Just try it
One of the most common ways for candidates to lose marks in exams is because they say things like, “I can’t do it”, “I don’t understand”, or, “I haven’t done a question like this before”, before they’ve even tried. This is very common in multi-mark Maths questions, but even in English questions too.

Maths questions disguise the curriculum
Good maths questions attempt to disguise the sort of question it is. It’s not always easy to look at a question and go, “this is a reverse percentage problem”, or, “this is a circle theorems question” like it is on a worksheet, where all the questions are teaching you the same thing. Sometimes it might be a mixture of topics, or it might be a topic in disguise, for example it looks like a geometry question, but it’s actually testing your fractions skills.

Hannah and her sweets
https://www.theguardian.com/science/alexs-adventures-in-numberland/2015/jun/05/how-to-solve-the-maths-gcse-question-about-hannahs-sweets-that-went-viral
This infamous Maths problem drove GCSE candidates to distraction. Eight lines of facts about a bag of sweets, followed by the command to prove an algebraic equation. Many candidates understandably gave up at this apparent non sequitur, and lost out on a lot of marks.

Play around
The candidates who scored high here were the ones who went, “Well this doesn’t seem to follow on at all. Let’s just play around with the information and work out what we know.” By just playing around (e.g. But exactly how many red sweets are there? Exactly how many are in the bag?), candidates would start to notice that the “n” of the algebraic formula and the “n” for number of sweets in the bag are one and the same. There’s no obvious way of answering this question until you start just moving numbers and letters around and see what happens. What’s the worst that can happen?

Just have a go in English Comprehension
The same applies in comprehension. Sometimes a passage might make no sense; packed with archaic or confusing language; impossible to understand, let alone explain to an examiner. Candidates who give up at this point are likely to gain no marks at all. Instead, why not have a go? Check the prefixes and suffixes: maybe you understand some of the word, if not all of it. What about the context; is it possible those unrecognisable words “loch” and “glen” are something to do with the countryside? Is the author trying to help the reader admire the countryside?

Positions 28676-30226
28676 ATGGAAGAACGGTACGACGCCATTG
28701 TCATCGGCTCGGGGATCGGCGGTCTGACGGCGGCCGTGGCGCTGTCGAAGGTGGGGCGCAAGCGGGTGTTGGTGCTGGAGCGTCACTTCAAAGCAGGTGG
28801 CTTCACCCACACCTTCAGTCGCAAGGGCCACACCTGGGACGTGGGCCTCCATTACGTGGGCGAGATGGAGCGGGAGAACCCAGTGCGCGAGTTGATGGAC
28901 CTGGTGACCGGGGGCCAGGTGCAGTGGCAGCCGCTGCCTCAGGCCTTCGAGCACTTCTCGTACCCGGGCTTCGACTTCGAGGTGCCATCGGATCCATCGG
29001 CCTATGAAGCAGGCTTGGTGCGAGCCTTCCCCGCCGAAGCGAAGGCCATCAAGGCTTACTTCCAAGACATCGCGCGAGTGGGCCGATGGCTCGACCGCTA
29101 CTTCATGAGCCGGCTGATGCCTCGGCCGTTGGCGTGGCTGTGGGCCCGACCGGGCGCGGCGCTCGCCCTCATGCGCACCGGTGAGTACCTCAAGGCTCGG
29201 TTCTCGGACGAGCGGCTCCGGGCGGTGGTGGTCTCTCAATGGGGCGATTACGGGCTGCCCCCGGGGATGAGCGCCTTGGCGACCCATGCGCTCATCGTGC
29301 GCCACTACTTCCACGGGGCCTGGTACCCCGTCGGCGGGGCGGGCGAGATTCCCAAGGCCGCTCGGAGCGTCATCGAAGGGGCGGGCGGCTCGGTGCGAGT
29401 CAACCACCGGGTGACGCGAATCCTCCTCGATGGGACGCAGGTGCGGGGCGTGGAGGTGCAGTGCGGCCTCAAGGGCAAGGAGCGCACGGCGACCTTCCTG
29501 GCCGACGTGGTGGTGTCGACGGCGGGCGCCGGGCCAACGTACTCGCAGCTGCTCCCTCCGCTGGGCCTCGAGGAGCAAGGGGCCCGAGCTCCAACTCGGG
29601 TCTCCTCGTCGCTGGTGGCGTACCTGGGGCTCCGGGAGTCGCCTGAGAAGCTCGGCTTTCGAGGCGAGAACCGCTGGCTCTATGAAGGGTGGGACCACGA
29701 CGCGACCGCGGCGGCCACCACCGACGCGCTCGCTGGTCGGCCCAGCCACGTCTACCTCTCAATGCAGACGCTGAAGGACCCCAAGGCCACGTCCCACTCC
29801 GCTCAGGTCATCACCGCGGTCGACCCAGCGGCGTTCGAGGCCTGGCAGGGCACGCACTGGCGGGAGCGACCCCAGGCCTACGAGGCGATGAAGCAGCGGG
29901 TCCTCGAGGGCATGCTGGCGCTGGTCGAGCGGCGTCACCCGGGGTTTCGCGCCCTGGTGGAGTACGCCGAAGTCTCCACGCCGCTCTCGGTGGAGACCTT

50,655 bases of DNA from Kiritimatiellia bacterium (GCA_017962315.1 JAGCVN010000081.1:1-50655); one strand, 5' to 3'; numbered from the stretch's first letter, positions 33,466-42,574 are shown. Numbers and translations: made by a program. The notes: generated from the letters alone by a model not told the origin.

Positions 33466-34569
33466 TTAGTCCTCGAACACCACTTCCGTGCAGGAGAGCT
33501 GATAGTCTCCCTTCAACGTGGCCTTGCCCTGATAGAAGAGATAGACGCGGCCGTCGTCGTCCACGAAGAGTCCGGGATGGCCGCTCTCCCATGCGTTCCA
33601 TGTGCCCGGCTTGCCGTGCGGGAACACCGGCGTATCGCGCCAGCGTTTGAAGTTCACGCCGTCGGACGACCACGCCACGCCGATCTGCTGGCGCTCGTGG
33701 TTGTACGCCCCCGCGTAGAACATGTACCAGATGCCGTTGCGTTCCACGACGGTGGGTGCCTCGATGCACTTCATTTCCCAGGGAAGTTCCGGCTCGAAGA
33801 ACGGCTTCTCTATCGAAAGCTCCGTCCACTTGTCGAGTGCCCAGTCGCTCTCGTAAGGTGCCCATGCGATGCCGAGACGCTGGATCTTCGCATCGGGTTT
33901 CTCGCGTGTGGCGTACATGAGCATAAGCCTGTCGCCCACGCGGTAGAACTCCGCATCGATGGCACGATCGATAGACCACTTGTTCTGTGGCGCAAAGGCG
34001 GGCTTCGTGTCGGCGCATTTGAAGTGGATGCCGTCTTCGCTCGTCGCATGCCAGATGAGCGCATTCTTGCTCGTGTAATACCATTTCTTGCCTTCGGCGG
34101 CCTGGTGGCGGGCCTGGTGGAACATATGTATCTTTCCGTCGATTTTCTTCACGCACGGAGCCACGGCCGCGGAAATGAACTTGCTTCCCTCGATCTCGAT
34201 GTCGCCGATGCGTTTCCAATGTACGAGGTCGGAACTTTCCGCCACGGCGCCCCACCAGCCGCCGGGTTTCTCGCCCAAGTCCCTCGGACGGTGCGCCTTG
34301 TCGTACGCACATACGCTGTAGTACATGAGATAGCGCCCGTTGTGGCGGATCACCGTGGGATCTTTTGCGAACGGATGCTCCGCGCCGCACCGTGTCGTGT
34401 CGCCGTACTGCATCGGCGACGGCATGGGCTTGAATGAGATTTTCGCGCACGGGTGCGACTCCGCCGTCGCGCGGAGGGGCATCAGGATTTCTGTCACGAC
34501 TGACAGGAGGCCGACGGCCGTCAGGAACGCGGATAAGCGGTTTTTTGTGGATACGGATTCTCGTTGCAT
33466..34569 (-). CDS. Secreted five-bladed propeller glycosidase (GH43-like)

What’s the worst that can happen?
There are certain exams where candidates lose marks for incorrect answers (e.g. the American SATs) but in the U.K. these are few and far between. The only “wrong” answer is a blank space. Besides, in a five mark question, you only get one mark for the right answer; the other four marks are for your working. Even if you think you’re “wasting time”, your working could actually end up scoring you more marks than if you just put down the correct answer.

Encourage mistakes
One of the best things teachers and parents can do is encourage mistakes. Teachers often model “trial and improvement” questions by demonstrably getting the answer wrong several times. But if you don’t have a go (e.g. “I’ve no idea… maybe it’s three… let’s try and see what happens”), then you’ll never know. Praise your child for their mistakes, even if they don’t end up figuring out the right answer, and point out your own stabs-in-the-dark and estimation failures as often as you can.

The winning attitude
Top candidates don’t necessarily have more skill than average-level candidates, it’s more to do with this “have a go” state of mind. Do the easy questions first, and when it comes to the hard questions, just try a few things. One of them might end up being the stepping stone to a whole new world of understanding.